Project number 1 is a charcoal and ash separation plant. I've been separating the charcoal and ash from the house fireplace so that I can make use of the charcoal in the forge. It's a messy job using a scrap of mesh over a bucket, so this little bit of work should make it a whole lot more efficient. The picture below shows the main cradle, there will be another similar one beneath it without the mesh windows. This will catch the ash and channel it into one drum, the charcoal will go out the end into a second one.

I'm still toying with the idea of grading the charcoal into two lots, those pieces of a size to be useful in the forge and other smaller bits that can be used in the garden as biochar. That will involve a very fine mesh in the upper window and a larger one in the lower window and some modifications to the catching cradle beneath to allow a second drum.

All that needs to be done now is find a use for the ash. At the moment this is being stored in a feed bag in the shed. With the exception of turning it into lye and hoping I can get hold of enough fat for soap I'm currently at a loss for ideas...

The second project will be a roller that I can drag behind the ute to compact road base. We've got quite a bit of road building to do out at Lyndhurst, and I'd like to do the early stages of it using hard work and the ute if possible. The plan is that we'll get truck loads of local road base dropped in the rough area, grade it out fairly level (now there's a project, building something to allow this task to be done with the ute!) and then roll it firm with the roller.

I've previously built a person powered roller by punching a hole in the bottom of a drum, fixing a bit of gal pipe centred through the drum, liberally greased, and then filling it with concrete and basalt rocks. A series of these that can be slid onto a longer pole and then hooked into a harness to be towed behind the ute should work well enough. I've also considered using two 44 gallon drums to do it, which would produce a better end result, but such a contraption would need to be made on-site as transporting the finished product out there would be tricky, to say the least.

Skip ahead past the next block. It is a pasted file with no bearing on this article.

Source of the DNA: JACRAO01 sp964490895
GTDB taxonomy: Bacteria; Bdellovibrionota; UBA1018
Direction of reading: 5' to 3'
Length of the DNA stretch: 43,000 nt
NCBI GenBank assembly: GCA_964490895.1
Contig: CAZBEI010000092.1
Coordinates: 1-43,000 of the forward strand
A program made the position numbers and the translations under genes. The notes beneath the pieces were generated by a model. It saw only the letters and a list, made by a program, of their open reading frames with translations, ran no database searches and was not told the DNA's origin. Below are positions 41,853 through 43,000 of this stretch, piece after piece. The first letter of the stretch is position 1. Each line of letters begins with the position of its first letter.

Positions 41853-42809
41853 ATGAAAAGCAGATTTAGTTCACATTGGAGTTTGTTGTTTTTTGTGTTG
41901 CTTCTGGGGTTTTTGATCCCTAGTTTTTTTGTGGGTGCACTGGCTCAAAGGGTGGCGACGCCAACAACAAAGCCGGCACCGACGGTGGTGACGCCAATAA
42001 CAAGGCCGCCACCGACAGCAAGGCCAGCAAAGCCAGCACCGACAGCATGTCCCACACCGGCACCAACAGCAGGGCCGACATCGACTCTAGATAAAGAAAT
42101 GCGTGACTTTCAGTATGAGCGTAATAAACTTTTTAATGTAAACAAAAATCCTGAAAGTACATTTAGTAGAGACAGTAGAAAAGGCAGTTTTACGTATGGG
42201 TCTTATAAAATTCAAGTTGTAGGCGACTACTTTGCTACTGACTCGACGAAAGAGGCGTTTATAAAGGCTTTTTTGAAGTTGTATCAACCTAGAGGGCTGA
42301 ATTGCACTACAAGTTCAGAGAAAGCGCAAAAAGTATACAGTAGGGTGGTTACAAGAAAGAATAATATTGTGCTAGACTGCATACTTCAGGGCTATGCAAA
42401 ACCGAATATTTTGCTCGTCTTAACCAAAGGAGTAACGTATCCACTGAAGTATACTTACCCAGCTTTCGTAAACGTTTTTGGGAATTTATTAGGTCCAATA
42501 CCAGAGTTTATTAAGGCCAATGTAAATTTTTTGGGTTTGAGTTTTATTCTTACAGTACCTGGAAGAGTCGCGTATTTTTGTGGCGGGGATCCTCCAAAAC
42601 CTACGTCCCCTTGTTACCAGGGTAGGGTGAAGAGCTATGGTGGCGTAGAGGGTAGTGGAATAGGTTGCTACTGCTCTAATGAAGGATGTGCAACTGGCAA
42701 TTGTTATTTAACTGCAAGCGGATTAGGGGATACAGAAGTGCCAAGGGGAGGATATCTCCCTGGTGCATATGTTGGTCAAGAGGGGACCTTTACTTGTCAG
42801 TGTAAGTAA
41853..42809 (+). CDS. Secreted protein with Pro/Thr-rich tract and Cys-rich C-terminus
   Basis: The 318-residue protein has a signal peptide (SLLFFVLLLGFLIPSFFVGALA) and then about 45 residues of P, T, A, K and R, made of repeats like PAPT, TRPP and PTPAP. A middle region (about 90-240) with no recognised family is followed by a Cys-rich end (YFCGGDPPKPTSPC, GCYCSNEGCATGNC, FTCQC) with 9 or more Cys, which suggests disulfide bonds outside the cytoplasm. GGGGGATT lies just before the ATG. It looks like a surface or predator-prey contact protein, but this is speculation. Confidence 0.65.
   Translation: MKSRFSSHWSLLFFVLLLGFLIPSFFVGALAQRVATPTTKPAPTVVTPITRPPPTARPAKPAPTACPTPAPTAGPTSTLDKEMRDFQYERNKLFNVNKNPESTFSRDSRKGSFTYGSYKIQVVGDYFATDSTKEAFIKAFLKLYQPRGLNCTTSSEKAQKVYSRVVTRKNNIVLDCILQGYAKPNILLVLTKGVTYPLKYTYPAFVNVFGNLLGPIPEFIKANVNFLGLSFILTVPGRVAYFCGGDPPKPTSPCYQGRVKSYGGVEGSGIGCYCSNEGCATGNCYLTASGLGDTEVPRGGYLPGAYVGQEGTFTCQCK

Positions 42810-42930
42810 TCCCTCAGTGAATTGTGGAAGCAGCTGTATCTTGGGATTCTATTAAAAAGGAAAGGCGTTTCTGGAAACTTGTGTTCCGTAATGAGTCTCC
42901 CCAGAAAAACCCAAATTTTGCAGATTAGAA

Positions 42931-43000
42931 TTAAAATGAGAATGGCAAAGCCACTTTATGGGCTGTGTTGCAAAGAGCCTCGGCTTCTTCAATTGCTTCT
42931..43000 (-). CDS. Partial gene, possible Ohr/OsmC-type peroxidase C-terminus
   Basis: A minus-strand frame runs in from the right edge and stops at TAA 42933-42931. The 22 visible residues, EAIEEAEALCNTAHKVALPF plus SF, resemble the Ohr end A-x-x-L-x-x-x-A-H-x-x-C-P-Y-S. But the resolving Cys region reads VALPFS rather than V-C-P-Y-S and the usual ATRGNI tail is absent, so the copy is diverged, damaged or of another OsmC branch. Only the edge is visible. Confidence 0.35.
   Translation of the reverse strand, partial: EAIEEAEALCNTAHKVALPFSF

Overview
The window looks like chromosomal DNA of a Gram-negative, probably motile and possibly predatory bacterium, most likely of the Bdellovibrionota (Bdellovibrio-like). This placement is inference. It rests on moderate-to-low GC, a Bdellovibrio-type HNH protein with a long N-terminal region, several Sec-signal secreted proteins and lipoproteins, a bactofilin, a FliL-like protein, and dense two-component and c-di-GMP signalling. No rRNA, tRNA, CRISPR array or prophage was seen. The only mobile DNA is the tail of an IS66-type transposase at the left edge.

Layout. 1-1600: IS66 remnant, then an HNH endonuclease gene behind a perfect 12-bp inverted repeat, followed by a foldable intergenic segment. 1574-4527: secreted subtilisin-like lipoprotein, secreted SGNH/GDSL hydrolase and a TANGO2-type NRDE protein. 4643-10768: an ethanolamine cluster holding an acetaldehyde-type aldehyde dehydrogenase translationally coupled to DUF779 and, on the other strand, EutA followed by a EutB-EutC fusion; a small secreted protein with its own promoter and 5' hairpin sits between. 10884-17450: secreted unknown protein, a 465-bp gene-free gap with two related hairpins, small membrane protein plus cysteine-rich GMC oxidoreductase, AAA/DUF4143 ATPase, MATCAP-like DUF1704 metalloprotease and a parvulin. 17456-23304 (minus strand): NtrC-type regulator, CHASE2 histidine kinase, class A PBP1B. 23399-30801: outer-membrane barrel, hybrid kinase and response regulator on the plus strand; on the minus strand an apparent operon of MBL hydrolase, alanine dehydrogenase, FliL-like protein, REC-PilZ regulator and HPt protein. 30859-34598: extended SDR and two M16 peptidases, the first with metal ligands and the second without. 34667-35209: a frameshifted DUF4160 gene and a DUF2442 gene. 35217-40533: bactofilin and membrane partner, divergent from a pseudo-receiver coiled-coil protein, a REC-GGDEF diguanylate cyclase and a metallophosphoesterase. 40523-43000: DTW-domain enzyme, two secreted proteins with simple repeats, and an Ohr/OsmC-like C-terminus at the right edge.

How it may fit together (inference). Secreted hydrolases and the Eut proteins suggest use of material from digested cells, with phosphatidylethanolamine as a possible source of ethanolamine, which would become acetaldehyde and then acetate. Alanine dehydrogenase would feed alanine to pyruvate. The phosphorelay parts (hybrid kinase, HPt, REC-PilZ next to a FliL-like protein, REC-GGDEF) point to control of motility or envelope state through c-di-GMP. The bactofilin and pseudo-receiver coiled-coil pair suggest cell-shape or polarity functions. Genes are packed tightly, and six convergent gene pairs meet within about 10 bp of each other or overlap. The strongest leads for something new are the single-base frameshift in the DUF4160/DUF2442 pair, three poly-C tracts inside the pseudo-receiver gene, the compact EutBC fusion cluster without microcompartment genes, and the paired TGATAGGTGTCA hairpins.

In other news, and other plans, we've finally settled on a basic plan for moving forward overall. It was stressful for a time there trying to figure out the best way to juggle all of the competing demands to try and get ourselves out onto the new block. We've given up thinking about a full blown shed at this point, our outgoings so closely match incomings that having the resources to do that isn't going to happen for some time.

Instead we're going to get a shipping container moved out there, which is an economical means of securely storing the majority of the “junk” (resources!) currently in the shed. We will also be moving the site office out there and working on rigging it up as my office. This should involve a phone line and enough power for a single light and a laptop (assuming I can fit my current systems onto a laptop and run them with sufficient speed and reliability) The laptop should last for three or four hours on a charge from home each day, then continue with a top-up from whatever alternative power system we can implement for the remaining hours of the working day. We'll probably need a bit of power for the actual phone and answering machine, I don't really fancy going back to the old tin can catch me if you can style of communication.

Once we know I can work out there we can move into rental mode. We've minimized the stuff we need to cart around, and removed the inconvenience of re-establishing a home office every time we need to shift to a new rental. Rental mode means selling mode. We can stick this place on the market and get into the rest of the project. The added bonus will be that if I'm working out there daily it will be easy to water a few trees in the morning or evening, so we can start to get some real plantings going on out there.

Once we've sold this place we'll be in a position (as long as the economic sphere keeps it's spokes in place for a while yet) to build and kit out a shed for temporary accommodation. Then it's on to building the house itself. For the shed we are thinking a rammed earth construction. We were going to go with a skillion roof for ease of sticking it together, but sizing the timbers on that for a decent span leads me to believe it would be cheaper to go with a gable type roof. I've acquired some curved I-beam that would make a nice roof shape, just have to find some way of calculating spans and designing webbing to suit. Should be fun :-P

It's a grand plan, ambitious and all that, but I figure if I can build the charcoal and ash separation gizmo then anything is possible!!